US Navy F-4 Phantom II Units of the Vietnam War 1969-73
Peter E. Davies lives in Bristol, U.K. and as authored or co-authored at least twenty-seven books on modern American combat aircraft, many with Osprey Publishing. He was published by the Naval Institute Press in 1997 with his hardcover book, The Harrier Story, co-authored with Anthony M. Thornborough. His Schiffer Military History hard cover on the Gray Ghosts, U.S. Navy and Marine Corps F-4 Phantoms published in 2000 is considered a must have. Peter published a hardcover book with Crowood Press, North American F-100 Suber Sabre, in 2003. He has also covered many aircraft in Osprey’s Combat Aircraft series, Osprey’s Air Vanguard series, and Osprey’s Duel series. Four of these have concentrated on the U.S. Navy's use of the F-4 Phantom II. All of Peter's books on this topic have contained extensive input from interviews with more than 100 former US Navy Phantom II aircrew, maintainers and mission planners
Illustrator Jim Laurier, a native of New England, provides the color profiles. Jim has been drawing since he could hold a pencil and throughout his life he has worked in many mediums creating artwork on a variety of subjects. He has worked on the Osprey Aviation list since 2000, and has been featured in hundreds of aviation books. Jim prefers working in oils on canvas and has specialized in Vietnam War era aircraft. He currently lives in New Hampshire. You can find his art work at https://www.aviationarthangar.com/jimlaurier.html . Check him out!
This follows up Peter E. Davies’ 2016 US Navy F-4 Phantom II Units of the Vietnam War 1964 - 68 (Combat Aircraft 116). This 96 page book’s front cover features a color painting by Gareth Hector of the last MiG kill of the Vietnam War on January 12, 1973. Flying a BARCAP mission from the USS Midway in an F-4B (BuNo 153045) was Lt. Victor Kowalski and Lt(g) Jim Wise. The MiG-17 pilot, Luu Kim Ngo ejected, but his parachute failed to open. I counted 39 black and white pictures and 32 color photographs. Jim Laurier contributes thirty color profiles.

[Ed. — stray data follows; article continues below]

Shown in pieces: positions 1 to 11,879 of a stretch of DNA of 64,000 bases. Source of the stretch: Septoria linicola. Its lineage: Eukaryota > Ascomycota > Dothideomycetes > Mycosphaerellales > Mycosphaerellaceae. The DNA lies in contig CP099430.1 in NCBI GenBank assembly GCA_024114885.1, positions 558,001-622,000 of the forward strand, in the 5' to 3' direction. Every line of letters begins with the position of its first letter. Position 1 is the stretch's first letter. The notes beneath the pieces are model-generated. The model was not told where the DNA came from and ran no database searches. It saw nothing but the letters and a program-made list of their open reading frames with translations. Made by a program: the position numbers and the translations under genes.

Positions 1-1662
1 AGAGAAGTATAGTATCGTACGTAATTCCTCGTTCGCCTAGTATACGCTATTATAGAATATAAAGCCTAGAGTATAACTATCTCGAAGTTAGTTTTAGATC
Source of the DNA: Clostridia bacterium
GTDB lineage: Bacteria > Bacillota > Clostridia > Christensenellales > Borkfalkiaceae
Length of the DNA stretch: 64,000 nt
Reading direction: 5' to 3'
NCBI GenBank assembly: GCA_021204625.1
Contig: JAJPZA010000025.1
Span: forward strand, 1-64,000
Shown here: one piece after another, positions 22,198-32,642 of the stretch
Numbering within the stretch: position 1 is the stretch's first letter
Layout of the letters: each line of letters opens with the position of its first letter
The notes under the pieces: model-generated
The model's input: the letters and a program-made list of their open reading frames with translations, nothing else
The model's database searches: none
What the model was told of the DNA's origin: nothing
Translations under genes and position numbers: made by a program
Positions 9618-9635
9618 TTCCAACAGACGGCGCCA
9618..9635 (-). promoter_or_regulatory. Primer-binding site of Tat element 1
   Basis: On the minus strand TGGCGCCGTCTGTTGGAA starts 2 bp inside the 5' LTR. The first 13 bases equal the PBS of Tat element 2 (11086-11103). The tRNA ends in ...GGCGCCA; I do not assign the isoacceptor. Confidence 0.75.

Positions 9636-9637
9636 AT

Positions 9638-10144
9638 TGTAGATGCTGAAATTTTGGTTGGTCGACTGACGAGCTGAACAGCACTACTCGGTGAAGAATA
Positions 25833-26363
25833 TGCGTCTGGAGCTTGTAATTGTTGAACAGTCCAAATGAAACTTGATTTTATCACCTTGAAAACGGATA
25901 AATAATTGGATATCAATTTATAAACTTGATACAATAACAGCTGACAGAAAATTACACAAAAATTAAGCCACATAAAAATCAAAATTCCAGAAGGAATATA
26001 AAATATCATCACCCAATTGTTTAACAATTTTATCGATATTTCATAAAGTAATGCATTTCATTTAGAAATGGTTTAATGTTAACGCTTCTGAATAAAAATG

Peter E. Davies picks up where he left off covering the 17 US Navy F-4 Units that operated from 1969 to 1973. Flying off of eight aircraft carriers over this time frame were F-4B and F-4J Phantom IIs. Although the Phantom II crews thought of themselves as primarily air-to-air fighters, they did put time in supporting the ground attack role. The first chapter covers the introduction of the improved F-4J into USN units as well as a general discussion on air-to-air missiles. Contrary to manufacturer claims of a 90% success rate, the actual combat success rate for the AIM-7 was 8% and the AIM-9 logged in at 15%. Let that sink in. Another effort to improve the F-4 performance was to train crews on tactics against the actual enemy combatants that Phantom II pilots would be seeing. Formulating tactics that would work against the MiG-17 and MiG-21 became the basis for performance improvement in the 1972 Linebacker operations thanks to the US Navy’s Top Gun program.
Peter E. Davies utilizes letters to home and other first person accounts to give a detailed analysis of the operational use of the Phantom II in the later stage of the Vietnam War. The sections include:
- Chapter 1 – The Time In Between
- Finer Phantom IIs
- Missiles And ‘Hit-Iles’ [Page 13]
- Have Knowledge
- Top Missile
- Chapter 2 – Blue Trees, Bandits, and Bombs
- Following The Trails [Page 28]
- Colour Plates [Page 42]
- The Cycle
- Testing the Foe
- Invasion Looms
- Chapter 3 – The Fight To Leave
- Mayhem In May [Page 60]
- Chapter 4 – Phantom II As A Fighter
- Battle Commences
- Five Down
- Midway’s MiGs [Page 76]
- Chapter 5 – Fighting To The End
- A) US Navy Phantom II Unit Deployments to TF 77 1969-73
- B) Colour Plates Commentary
One of the sections I found fascinating was about a strike on January 18, 1972, that saw the first MiG kill from a Phantom since March 1970. Lt Randall Cunningham and his RIO Lt(g) William ‘Irish’ Driscoll in their F-4J were busy avoiding some 18 SAMs fired at them when he spotted two MiG-21MFs exiting the target at high speed at about 200’. Cunningham had a lock with his AIM-7 but didn’t trust it and fired his AIM-9. The MiG-21MF pulled a max-g-turn and managed to evade the missile, but Cunningham followed him into the turn. Flying inverted at 200’ and at 500 knots, Cunningham rolled to a firing position and loosed his second AIM-9 that turned the Fishbed into a fireball. His AIM-7 shot on the second MiG-21 failed to leave the aircraft.
Peter E. Davies US Navy F-4 Phantom II Units of the Vietnam War 1964 - 68. If you are into Phantom II aircraft or the Vietnam War this is a good reference book that is also a great read, especially with the first-person commentary. If you own one the previous releases in the Combat Aircraft series, you know what you are getting. If this is your initial entry into this series, you will be quite pleased.
My thanks to Osprey Publishing and IPMS/USA for the chance to review this great book.